Wednesday, February 15, 2012

Won't someone think of the children!

In the latest episode of 1984-The Reality TV Show, a four-year-old in North Carolina was told by a jackbooted stormtrooper, I mean, I mean an "agent" representing the state that her home lunch wasn't nutritious as it didn't meet USDA guidelines.

Okay it's easy to blow this story way out of proportion, AND I"M QUITE WILLING TO DO SO! But I will honestly try and restrain myself.
A preschooler at West Hoke Elementary School ate three chicken nuggets for lunch Jan. 30 because a state employee told her the lunch her mother packed was not nutritious.

The girl’s turkey and cheese sandwich, banana, potato chips, and apple juice did not meet U.S. Department of Agriculture guidelines, according to the interpretation of the agent who was inspecting all lunch boxes in her More at Four classroom that day
The Division of Child Development and Early Education at the Department of Health and Human Services requires all lunches served in pre-kindergarten programs — including in-home day care centers — to meet USDA guidelines. That means lunches must consist of one serving of meat, one serving of milk, one serving of grain, and two servings of fruit or vegetables, even if the lunches are brought from home.
Oh, North Carolina, how we love thee.  

If having an agent inspecting four-year-olds' lunch boxes doesn't send an Orwellian chill up your spine, you aren't doing it right. Thinking that is.

Okay, now I'm going to try and be fair. First off, this strict interpretation of Federal guidelines is not a North Carolina thing.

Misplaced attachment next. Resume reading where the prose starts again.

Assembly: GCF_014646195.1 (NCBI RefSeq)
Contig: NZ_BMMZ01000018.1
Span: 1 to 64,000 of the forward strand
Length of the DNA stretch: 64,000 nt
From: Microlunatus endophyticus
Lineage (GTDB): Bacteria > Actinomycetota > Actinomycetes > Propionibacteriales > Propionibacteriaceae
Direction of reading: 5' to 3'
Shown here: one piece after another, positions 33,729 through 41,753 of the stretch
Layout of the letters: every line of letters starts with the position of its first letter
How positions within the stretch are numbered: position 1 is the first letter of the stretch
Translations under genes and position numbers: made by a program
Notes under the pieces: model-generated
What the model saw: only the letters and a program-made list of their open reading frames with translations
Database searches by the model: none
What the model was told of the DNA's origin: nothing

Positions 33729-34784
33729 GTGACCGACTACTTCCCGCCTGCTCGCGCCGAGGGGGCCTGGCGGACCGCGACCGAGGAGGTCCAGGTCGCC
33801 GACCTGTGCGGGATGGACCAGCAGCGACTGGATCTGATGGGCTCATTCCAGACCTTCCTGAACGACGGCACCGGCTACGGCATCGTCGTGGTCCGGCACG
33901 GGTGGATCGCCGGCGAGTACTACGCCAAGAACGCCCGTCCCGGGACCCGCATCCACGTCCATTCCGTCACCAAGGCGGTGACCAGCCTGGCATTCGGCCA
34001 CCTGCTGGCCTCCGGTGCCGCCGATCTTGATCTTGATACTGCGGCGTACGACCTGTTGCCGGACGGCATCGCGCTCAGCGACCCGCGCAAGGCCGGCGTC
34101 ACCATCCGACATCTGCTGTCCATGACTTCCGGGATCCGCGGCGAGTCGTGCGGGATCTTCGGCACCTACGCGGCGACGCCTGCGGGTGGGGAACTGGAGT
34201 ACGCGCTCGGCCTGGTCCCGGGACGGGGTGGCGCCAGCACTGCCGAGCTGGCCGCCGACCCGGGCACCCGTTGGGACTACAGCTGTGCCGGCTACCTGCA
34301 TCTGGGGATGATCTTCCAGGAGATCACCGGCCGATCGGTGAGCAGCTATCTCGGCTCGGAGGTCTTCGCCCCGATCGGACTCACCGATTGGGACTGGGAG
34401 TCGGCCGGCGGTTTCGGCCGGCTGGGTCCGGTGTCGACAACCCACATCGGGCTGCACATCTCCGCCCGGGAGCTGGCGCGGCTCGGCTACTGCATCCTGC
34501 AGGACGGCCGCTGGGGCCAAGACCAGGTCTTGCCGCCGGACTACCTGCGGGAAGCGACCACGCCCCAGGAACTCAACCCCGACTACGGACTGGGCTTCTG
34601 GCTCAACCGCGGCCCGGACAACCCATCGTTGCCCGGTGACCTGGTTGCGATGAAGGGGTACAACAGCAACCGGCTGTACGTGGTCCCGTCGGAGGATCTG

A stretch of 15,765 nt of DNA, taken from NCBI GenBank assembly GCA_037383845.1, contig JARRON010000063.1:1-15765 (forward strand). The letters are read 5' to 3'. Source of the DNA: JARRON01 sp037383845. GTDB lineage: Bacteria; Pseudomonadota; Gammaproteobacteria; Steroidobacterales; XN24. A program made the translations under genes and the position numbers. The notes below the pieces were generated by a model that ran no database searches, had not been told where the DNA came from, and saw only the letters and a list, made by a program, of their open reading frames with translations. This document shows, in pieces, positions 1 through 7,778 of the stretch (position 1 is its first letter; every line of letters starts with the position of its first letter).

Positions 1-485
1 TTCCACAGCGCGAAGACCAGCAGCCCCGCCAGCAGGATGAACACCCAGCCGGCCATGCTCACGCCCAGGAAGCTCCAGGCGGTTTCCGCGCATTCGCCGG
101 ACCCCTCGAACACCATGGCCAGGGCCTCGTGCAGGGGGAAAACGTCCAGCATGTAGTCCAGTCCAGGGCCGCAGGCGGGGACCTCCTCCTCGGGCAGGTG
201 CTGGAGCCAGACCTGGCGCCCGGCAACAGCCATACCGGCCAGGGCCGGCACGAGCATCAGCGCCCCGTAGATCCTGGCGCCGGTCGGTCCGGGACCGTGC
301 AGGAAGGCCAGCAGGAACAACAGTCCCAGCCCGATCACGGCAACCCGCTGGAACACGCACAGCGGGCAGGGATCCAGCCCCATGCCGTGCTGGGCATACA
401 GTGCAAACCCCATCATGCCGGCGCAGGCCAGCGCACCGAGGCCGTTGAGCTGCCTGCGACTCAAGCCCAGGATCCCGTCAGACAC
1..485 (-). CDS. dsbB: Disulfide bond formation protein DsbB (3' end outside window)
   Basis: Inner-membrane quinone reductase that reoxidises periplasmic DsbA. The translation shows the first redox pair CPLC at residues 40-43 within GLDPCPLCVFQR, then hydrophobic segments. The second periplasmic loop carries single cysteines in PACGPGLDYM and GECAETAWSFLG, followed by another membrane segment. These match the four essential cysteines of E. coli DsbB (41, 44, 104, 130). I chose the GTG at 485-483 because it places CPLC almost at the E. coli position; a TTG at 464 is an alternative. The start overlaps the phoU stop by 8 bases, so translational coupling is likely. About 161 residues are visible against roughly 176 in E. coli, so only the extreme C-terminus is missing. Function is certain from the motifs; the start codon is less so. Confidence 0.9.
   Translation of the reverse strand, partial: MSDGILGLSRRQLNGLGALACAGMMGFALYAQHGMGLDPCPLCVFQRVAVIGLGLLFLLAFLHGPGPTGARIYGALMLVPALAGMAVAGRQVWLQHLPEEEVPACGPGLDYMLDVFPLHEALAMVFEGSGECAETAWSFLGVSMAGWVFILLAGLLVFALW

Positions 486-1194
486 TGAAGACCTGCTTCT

Secondly, they didn't take her lunch away or anything, they just told her it was unhealthy, apparently. And, honestly, it sorta is. Apple juice is verboten for my kid, except on special occasions. Milk is obviously better than unless the kid has lactose issues.

And I have to admit, the USDA guidelines aren't THAT bad, at least they include a serving of meat. Two servings of fruit and vegetables? That means fruit or nothing for most kids of that age. My kid will ask for a carrot when he's watching Bugs Bunny, that's how suggestible kids are to cartoons, but mostly he'll avoid them.

The obvious issue is whether or not the state has a right to override parents dietary choices for their kids. Of course I believe it shouldn't have this right, especially if the parent is going out of their way to pack a lunch for their kids. This is something akin to telling a kid their (and their parents) religious beliefs are wrong.

This is where things get dicey.

Richard Dawkins characterizes religious indoctrination of children as child abuse. And while I am also an atheist it's obvious to me that Dawkins takes this way too far. When it comes to adults, there's a pretty clear line to be drawn in my mind, I've a right to do what I want as long as I don't hurt anyone else. Even this line is blurred of course, as is everything in life. Do I have the right to play loud music that disturbs my neighbors? Is that causing harm?

When it comes to children, it seems obvious that parents have the right to pass their values onto their children. What happens when these values and their inherent actions are unhealthy or dangerous, like giving soy milk to babies or simply physically abusing them?

When do the authorities have the right to intervene? In a libertarian paradise (libertopia) these things would be handled at the community level. This is a very sticky subject and I certainly don't have any easy answers.

What this really leads me to is that fact that ethics and the societal constructs they are based upon simply aren't absolute. So, when it comes to things like politics and ethics I'm actually a consequentialist at heart. This is why I find arguing about the ethics of veganism boring. There is simply no way to "prove" that eating meat is ethically bad or not, it simply is a food we were evolved to eat.

Via Reason

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